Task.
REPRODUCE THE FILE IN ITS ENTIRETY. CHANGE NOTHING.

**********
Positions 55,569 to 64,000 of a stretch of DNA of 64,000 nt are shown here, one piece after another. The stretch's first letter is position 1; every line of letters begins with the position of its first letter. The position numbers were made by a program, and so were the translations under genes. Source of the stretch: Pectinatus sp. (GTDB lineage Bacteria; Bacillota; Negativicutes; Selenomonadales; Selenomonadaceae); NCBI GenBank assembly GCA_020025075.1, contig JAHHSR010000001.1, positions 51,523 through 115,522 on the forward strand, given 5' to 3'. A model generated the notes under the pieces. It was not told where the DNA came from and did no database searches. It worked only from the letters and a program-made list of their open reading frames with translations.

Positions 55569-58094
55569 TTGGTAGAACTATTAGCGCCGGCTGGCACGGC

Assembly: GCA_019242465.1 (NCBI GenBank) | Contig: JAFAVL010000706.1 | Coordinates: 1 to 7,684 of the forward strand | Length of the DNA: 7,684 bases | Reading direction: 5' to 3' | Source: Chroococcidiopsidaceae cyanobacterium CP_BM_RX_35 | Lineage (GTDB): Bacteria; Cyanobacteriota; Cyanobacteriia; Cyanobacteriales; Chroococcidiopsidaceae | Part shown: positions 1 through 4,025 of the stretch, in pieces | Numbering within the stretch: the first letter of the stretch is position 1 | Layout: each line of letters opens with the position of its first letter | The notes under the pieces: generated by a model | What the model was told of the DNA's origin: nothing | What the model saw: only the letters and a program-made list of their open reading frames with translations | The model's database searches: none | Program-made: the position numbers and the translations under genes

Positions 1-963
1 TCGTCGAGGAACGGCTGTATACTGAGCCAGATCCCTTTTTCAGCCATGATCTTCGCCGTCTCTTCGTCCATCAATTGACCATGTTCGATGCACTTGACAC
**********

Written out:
Positions 55,569 to 64,000 of a stretch of DNA of 64,000 nt are shown here, one piece after another. The stretch's first letter is position 1; every line of letters begins with the position of its first letter. The position numbers were made by a program, and so were the translations under genes. Source of the stretch: Pectinatus sp. (GTDB lineage Bacteria; Bacillota; Negativicutes; Selenomonadales; Selenomonadaceae); NCBI GenBank assembly GCA_020025075.1, contig JAHHSR010000001.1, positions 51,523 through 115,522 on the forward strand, given 5' to 3'. A model generated the notes under the pieces. It was not told where the DNA came from and did no database searches. It worked only from the letters and a program-made list of their open reading frames with translations.

Positions 55569-58094
55569 TTGGTAGAACTATTAGCGCCGGCTGGCACGGC

Assembly: GCA_019242465.1 (NCBI GenBank) | Contig: JAFAVL010000706.1 | Coordinates: 1 to 7,684 of the forward strand | Length of the DNA: 7,684 bases | Reading direction: 5' to 3' | Source: Chroococcidiopsidaceae cyanobacterium CP_BM_RX_35 | Lineage (GTDB): Bacteria; Cyanobacteriota; Cyanobacteriia; Cyanobacteriales; Chroococcidiopsidaceae | Part shown: positions 1 through 4,025 of the stretch, in pieces | Numbering within the stretch: the first letter of the stretch is position 1 | Layout: each line of letters opens with the position of its first letter | The notes under the pieces: generated by a model | What the model was told of the DNA's origin: nothing | What the model saw: only the letters and a program-made list of their open reading frames with translations | The model's database searches: none | Program-made: the position numbers and the translations under genes

Positions 1-963
1 TCGTCGAGGAACGGCTGTATACTGAGCCAGATCCCTTTTTCAGCCATGATCTTCGCCGTCTCTTCGTCCATCAATTGACCATGTTCGATGCACTTGACAC